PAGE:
EFF Tells Louisiana Court Satire Is Still Protected Speech Even If The Government Doesn't Get The Joke

from the an-inability-to-get-a-joke-doesn't-make-it-any-less-funny dept

Last summer, as anti-police brutality protests were in full swing, a Lafayette man posted an obviously bogus Antifa call to action on his "cajUUn Memes" Facebook page. The announcement called for "cajun comrades" to rise up and engage in a takeover of the River Ranch neighborhood.

Anyone with half a brain reading the post would have known it was a joke. It contained references to marijuana (the group was to meet at 4:20 pm) and asked that only "card carrying members" of Antifa show up. There was also the line: "Arms optional. Legs encouraged."

For some reason, neither the mayor nor the local police department got the joke. The mayor issued an official statement about the city's "zero-tolerance policy for threats to life and property" and a police spokesperson said the PD would be monitoring the event despite there being "no credible evidence" the planned takeover of River Ranch would take place.

The day came and went without any Antifa uprising taking place. That should have been the end of it. It wasn't. Two months later, the Lafayette Parish government sued John Merrifield, the man behind the joke post.

The lawsuit, filed in the 15th Judicial District in Lafayette, alleges John Merrifield cost the city-parish government money when he created two fake Facebook events that said ANTIFA would show up in the city's high-end River Ranch community and the Acadiana Mall.

The lawsuit seeks an unspecified amount of damages of less than $75,000.

"I think he should bear the brunt of some of the costs, if not all of the costs, that his actions cost the taxpayers," Mayor-President Josh Guillory said on his Thursday morning radio show.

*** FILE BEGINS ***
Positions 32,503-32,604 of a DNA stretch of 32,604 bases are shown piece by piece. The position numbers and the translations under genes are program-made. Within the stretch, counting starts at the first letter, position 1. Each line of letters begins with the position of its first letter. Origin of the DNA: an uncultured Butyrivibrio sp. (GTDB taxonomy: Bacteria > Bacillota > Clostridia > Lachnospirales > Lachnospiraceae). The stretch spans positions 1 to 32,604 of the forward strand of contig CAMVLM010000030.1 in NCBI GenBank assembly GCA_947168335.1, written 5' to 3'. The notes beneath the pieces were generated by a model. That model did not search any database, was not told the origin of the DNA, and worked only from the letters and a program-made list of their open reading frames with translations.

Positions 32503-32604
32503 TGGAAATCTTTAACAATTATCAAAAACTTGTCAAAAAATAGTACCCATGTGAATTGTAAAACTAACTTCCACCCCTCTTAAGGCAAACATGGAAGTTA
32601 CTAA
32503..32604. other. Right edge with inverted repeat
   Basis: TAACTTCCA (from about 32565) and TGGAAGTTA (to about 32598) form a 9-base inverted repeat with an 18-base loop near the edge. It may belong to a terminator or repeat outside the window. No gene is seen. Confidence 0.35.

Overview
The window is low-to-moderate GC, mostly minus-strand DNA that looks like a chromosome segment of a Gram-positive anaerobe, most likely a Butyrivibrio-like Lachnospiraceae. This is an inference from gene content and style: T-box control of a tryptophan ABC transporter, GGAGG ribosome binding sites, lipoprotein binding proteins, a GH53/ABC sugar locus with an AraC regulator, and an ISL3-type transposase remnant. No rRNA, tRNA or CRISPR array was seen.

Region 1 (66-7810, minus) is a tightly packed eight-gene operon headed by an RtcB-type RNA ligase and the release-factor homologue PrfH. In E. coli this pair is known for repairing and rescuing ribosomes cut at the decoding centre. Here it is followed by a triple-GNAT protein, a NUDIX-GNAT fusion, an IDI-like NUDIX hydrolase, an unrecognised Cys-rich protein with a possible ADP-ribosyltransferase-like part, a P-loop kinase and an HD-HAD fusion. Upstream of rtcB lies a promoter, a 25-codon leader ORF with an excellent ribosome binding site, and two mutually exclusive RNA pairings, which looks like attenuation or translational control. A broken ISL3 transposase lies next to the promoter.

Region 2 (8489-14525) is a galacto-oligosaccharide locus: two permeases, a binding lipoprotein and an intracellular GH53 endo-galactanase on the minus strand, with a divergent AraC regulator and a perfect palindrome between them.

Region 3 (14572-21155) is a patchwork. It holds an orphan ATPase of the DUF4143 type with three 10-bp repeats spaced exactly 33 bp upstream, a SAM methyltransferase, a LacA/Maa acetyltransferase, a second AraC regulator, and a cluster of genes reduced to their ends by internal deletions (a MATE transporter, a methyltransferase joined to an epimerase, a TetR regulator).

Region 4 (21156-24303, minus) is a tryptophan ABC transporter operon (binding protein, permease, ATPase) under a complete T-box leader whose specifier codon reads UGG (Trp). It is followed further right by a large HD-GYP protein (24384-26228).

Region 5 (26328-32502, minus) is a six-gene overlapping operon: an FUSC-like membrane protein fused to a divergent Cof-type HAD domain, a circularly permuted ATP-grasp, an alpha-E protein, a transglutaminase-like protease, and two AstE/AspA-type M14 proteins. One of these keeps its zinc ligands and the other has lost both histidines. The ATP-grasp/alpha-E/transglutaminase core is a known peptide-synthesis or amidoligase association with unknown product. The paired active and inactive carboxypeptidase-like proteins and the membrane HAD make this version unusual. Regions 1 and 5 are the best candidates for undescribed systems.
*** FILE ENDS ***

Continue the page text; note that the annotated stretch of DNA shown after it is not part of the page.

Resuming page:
Obviously a ridiculous take on what happened. Some monitoring by the PD occurred and Mayor Guillory got suckered into issuing a statement decrying a bogus Facebook event that was quite obviously a joke. According to the Mayor, some overtime money was spent. But that should be on him and the police department. There was no credible threat according to the PD itself, so any extra expenditures were clearly unjustified.

Merrifield's response to the lawsuit was less than contrite.

"Fool you once, shame on me. Fool you twice, shame on you," he said. "I’m not going to apologize to the citizens of Lafayette who were gullible enough to fall for a satire event created by a comedy meme page run by a satirist and comedian twice."

So, the parish took the man to court. And, you would assume, that would have been the end of it once a judge had a chance to review the government's ridiculous claims. But, no, this is Louisiana, where laws are weird and law enforcement easily duped.

A pair of fake Antifa rally event pages posted on Facebook by comedian John Merrifield are not protected by the First Amendment, Judge Ed Broussard of the 15th Judicial District Court in Lafayette ruled Monday. He allowed the lawsuit for damages, filed in September by Lafayette Consolidated Government, to proceed.

[...]

Broussard said Merrifield's "First Amendment right was not applicable" to the events because they "imply illegal activity or violence," referencing a state law that prohibits false statements that prompt an emergency response, which Adley argued the posts violated.

This insane ruling is being appealed. And now Merrifield has the EFF on his side. An amicus brief [PDF] filed by the EFF points out the obvious: speech doesn't become less protected just because the government didn't get the joke.

Fake Facebook events have been a part of online discourse ever since Facebook rolled out this feature. Faux events have placed mega-celebrities at mundane locations (Drake performing live at the Cheesecake Factory; Third Eye Blind performing at Lenscrafters).

The fake events also tend to pop up in response to newsworthy events.

[P]rank events have been used in a variety of situations, such as to lighten the stress and tension that accompanies an approaching natural disaster. Hurricane Florence in 2018, spawned several such satirical events. A musical instrument store in Cary, North Carolina "hosted" a pretend "Blow Your Saxophone at Hurricane Florence" event on September 18, 2018. Another user created a "Tell Hurricane Florence to Stop" event, scheduled for the "Atlantic Ocean." There were also events to "Boycott Hurricane Florence," "Take Hurricane Florence and PUSH it Somewhere ELSE!," "Bark at Hurricane Florence So It Will Go Away," "Yell 'Fake News' At Hurricane Florence," and, combining social media activities, "Angry Tweet at Hurricane Florence."